Lawyer's departure puts Blake case in disarray
By John Springer
Mesereau, seen above right earlier this week in court with Blake, refused to detail why he left the actor's murder case.
(Court TV) -- Actor Robert Blake's murder trial came to a screeching halt Thursday when the presiding judge agreed to release Blake's second lead attorney, who cited unspecified "irreconcilable differences" between him and his famous client.
It was not immediately clear what prompted Thomas Mesereau Jr. to drop the case, and his cell phone rang unanswered Thursday.
Mesereau repeated "I have no comment" several times when reporters surrounded him outside the courthouse. Blake, according to a print reporter who was there, said he and Bonny Lee Bakley's young daughter, Rosie, owe Mesereau their "lives" but did not answer any questions about the apparent rift.
Blake sang "Amazing Grace" as he walked to a car to take him home, where he remains under house arrest pending the outcome of his trial.
There were no outward signs of acrimony between Blake and Mesereau during pretrial hearings, and Blake's spontaneous performance of "Over The Rainbow" outside the courthouse Monday played second fiddle to the fallout over the Janet Jackson-Justin Timberlake stunt during the Super Bowl.
Mesereau took the case in November 2002 when Blake's previous lawyer, Harland Braun, quit because he disagreed with Blake's decision to grant a national TV interview from jail.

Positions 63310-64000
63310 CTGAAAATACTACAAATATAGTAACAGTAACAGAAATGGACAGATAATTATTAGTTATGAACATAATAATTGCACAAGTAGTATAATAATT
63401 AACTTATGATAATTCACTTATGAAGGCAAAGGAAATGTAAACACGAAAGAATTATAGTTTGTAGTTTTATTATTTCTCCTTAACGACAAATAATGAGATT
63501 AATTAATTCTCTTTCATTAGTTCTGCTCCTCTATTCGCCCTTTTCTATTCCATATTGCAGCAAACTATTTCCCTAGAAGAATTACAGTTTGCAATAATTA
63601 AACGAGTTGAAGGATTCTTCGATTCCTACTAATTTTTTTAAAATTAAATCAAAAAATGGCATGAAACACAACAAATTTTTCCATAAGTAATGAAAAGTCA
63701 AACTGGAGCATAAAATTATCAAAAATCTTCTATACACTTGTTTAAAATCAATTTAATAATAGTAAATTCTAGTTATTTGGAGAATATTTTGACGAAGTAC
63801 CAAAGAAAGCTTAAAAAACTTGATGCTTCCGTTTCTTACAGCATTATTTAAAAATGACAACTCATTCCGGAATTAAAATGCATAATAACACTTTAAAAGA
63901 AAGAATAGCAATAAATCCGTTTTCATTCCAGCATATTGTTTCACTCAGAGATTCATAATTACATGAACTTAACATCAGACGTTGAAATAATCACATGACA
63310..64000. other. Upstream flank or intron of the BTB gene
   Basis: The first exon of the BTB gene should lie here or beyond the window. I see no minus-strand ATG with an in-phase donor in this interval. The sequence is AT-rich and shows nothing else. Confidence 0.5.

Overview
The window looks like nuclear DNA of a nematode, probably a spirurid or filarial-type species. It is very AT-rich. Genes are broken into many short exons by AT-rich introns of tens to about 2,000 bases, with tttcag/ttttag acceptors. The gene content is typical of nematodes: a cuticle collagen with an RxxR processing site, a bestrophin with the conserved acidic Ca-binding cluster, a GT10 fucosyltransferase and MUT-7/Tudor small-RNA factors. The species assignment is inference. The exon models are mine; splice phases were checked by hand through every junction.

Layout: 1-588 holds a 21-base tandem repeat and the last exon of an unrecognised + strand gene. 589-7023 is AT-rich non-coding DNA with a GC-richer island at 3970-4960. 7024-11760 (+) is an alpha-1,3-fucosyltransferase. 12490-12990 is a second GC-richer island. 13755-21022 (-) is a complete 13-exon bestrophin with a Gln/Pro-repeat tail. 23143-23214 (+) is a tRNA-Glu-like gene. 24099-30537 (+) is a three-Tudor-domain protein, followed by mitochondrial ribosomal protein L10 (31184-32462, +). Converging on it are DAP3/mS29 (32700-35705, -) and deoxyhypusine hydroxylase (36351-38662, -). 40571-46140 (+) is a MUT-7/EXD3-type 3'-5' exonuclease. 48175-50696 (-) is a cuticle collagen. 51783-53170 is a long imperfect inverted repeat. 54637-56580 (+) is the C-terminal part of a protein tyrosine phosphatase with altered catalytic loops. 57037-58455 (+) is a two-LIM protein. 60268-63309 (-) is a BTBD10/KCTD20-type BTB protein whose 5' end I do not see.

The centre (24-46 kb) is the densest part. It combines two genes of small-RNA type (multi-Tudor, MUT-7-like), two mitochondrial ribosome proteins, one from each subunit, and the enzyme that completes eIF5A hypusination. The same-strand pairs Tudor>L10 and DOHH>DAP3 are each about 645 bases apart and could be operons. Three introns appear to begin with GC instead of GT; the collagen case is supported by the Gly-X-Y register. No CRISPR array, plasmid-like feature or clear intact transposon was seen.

Jury selection in the Blake case was scheduled to begin February 17. Because of Blake's need to find a new lead attorney, however, Judge Darlene Schempp continued the case until February 23. If the former star of '70s TV police drama "Baretta" can find a new lawyer by then, there is a strong chance she or he will ask for an extended continuance to catch up.
There is a lot to catch up on.
Blake is accused of shooting and killing his 44-year-old wife, Bakley, outside a Studio City restaurant on May 4, 2001. Police believe Blake ditched the murder weapon in a garbage bin and made up a story about his wife having been shot while he returned to the restaurant to retrieve a handgun he left behind.
With no physical evidence tying Blake to the Bakley's death, prosecutors will rely on Blake's ill feelings toward his wife and the testimony of two former stuntmen who say Blake first tried to recruit them to do the killing.
Blake denies the charges and the stuntmen's allegations. Both of his previous lawyers said they would show that Blake's accusers have motives for lying.
Prosecutor Shellie Samuels, according to reports, told Schempp that her office is ready to go to trial and expressed concern about the possibility of a lengthy delay. Prosecutors have no statutory right to a speedy trial and Samuels did not attend the in-chambers conference where Mesereau apparently aired his dirty, attorney-client laundry.